Smart kids will be able to wrap up college in three years — instead of four — by taking more credits per semester if approved by schools, according to the University Council, an advisory panel to the education minister.

The council will include the recommendation in its midterm report to be compiled by the end of the month. Under the current system, college students must attend classes for at least four years and earn 124 credits before graduating.

Some bright students can already skip the last year of college to enter graduate school, but they are only allowed to earn master’s degrees, not bachelor’s.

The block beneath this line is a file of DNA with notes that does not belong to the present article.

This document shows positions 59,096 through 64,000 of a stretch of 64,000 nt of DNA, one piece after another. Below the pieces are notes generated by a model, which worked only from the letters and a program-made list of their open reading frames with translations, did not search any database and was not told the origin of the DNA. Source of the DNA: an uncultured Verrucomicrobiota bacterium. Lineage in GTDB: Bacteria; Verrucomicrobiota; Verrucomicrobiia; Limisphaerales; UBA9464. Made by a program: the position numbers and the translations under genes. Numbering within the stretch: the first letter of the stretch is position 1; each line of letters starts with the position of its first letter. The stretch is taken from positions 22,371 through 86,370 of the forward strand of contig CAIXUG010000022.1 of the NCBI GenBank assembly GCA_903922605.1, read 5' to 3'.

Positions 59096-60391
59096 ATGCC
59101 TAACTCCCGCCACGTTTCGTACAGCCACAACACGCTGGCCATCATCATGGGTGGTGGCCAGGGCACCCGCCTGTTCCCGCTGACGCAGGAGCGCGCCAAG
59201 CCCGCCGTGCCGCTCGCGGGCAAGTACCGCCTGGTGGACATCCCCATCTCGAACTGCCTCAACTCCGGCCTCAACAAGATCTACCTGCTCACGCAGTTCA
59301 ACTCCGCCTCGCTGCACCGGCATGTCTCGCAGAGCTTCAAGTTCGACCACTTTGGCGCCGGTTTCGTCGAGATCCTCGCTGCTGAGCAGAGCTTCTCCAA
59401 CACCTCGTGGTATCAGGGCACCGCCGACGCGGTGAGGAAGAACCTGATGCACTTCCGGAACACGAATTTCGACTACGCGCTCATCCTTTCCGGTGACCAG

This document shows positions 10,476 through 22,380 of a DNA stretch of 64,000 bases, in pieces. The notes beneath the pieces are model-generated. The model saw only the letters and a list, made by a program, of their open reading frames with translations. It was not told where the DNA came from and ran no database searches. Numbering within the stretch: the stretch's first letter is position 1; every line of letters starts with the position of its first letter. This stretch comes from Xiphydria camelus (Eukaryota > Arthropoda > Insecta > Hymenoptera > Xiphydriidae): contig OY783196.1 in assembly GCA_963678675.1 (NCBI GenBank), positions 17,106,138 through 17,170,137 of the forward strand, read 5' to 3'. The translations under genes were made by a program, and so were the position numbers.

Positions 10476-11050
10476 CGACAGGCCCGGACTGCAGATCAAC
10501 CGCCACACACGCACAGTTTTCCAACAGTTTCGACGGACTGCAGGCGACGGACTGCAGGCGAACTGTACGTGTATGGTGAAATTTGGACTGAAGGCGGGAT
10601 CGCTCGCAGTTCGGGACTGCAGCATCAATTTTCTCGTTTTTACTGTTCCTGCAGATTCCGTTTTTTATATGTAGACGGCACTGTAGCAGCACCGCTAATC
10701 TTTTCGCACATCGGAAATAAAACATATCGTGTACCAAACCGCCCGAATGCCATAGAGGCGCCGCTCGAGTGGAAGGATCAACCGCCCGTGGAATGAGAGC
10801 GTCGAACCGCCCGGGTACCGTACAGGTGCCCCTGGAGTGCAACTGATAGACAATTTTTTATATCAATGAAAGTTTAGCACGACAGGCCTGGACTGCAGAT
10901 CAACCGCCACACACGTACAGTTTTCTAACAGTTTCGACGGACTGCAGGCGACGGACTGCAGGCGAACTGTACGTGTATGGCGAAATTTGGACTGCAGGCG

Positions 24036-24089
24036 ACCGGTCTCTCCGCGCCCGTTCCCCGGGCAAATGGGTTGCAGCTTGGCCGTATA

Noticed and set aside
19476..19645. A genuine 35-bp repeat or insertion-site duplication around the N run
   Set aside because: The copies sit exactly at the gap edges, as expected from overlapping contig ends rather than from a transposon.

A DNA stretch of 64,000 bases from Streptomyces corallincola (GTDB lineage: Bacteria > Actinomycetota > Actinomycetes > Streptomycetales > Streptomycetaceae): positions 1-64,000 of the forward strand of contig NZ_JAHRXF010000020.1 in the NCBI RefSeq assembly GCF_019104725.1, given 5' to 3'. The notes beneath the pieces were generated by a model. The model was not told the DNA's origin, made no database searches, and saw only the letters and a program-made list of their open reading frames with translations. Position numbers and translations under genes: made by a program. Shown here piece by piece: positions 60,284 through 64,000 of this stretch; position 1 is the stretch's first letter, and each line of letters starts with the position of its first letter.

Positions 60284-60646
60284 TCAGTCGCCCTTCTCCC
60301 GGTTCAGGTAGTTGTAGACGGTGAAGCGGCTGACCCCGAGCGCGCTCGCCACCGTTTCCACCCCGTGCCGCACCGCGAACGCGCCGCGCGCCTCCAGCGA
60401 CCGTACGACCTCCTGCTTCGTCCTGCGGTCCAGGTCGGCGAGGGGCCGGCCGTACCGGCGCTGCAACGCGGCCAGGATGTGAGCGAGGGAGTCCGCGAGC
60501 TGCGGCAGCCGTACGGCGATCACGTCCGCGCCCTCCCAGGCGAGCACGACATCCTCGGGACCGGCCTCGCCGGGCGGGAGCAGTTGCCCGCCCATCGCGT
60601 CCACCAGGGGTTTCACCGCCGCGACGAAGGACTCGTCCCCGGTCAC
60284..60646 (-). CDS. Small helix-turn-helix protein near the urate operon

The panel’s recommendation would permit schools to allow good students to take more classes than the set limit, making graduation possible in as little as three years.

If a student who skipped the third year of high school to enter college — a grade-skipping system introduced this year — utilized the newly proposed system, the student would be able to earn a bachelor’s degree by age 20.

Some critics point out that such a system may tempt students to earn easy credits, downgrading the nation’s university academic level. To counter such arguments, the council stressed the importance of counseling each student applying for the system and giving approval only under strict standards.

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